Not all Australian jurisdictions expressly recognise the right of access to health information after death. We snapshot how the NSW, ACT and Victorian jurisdictions handle access to the health information of the deceased.
Maddocks regularly advises governments, health service providers, and others who hold health information about their privacy obligations, including rights of access to health information. Did you know these obligations vary according to which Australian jurisdiction you are in? Interestingly, not all jurisdictions expressly recognise the the right of access to health information continues after death. Here is a quick snapshot of the Commonwealth, NSW, Victorian and ACT jurisdictions and how they handle access to health information.
The Privacy Act 1988 (Cth) (Cth Privacy Act) regulates the right of access to health information, specifically Australian Privacy Principle (APP) 12. APP sets out how an organisation should respond to an access request and when access may be refused.
Neither the Cth Privacy Act nor APP 12 expressly refers to deceased persons. The Cth Privacy Act does, however, define ‘individual’ to mean a ‘natural person’. This is often taken as reference to a ‘living person’. The Office of the Australian Information Commissioner has issued guidance about deceased persons, confirming information about deceased persons is not considered to be ‘personal information’.
That said, the guidance also notes information about a deceased person may include information about a living individual and can be ‘personal information’ for the purposes of the Cth Privacy Act. The example given is where a deceased person had an inheritable medical condition, which could indicate the deceased person’s descendants have an increased risk of that condition. Therefore, privacy interests of family members are recommended to be considered when handling information about deceased persons.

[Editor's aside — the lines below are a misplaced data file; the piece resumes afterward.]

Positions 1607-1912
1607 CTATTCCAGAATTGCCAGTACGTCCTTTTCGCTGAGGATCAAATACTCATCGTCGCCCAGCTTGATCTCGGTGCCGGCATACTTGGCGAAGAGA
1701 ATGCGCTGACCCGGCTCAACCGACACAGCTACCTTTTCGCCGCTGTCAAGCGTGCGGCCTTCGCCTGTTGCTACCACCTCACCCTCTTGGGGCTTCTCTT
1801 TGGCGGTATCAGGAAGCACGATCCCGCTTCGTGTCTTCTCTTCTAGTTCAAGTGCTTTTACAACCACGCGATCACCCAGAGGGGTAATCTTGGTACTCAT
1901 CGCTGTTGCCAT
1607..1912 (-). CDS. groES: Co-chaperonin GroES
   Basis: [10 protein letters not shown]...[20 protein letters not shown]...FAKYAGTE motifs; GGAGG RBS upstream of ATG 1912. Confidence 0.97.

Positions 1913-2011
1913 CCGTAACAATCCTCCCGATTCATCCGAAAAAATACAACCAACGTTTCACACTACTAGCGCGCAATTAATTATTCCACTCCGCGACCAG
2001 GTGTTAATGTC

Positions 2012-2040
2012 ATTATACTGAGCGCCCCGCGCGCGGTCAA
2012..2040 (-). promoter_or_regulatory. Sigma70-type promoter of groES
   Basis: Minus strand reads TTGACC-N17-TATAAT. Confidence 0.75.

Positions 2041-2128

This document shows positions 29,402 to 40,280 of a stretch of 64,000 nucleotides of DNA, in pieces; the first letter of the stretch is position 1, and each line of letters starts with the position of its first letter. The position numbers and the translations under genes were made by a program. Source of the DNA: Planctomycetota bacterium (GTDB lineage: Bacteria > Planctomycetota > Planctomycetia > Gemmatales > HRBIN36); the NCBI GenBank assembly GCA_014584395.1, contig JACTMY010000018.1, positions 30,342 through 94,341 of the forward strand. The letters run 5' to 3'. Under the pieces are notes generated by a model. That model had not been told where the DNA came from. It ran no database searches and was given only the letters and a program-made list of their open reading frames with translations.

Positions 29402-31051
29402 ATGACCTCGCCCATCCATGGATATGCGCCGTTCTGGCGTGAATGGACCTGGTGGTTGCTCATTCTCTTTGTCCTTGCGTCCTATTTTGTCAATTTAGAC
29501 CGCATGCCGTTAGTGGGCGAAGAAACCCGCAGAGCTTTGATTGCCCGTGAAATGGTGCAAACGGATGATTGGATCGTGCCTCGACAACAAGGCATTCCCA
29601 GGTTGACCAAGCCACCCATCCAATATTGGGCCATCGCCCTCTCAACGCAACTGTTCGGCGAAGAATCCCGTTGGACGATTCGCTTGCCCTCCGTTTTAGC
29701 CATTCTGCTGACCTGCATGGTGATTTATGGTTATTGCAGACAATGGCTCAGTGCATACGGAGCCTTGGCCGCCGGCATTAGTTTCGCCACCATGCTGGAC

The only situation where the Cth Privacy Act contemplates deceased persons is when dealing with personal information in emergencies and disasters (see Part VIA). In this limited context, an individual is taken to also include a reference to an individual ‘who is not living’.
The Health Records and Information Privacy Act 2002 (NSW) (NSW Health Privacy Act) also regulates the right of access to health information. Under this Act, ‘personal information’ is defined to exclude ‘information about an individual who has been dead for more than 30 years. Conversely, it follows that the information of deceased persons can be covered by this Act, provided they have been dead for 30 years or less.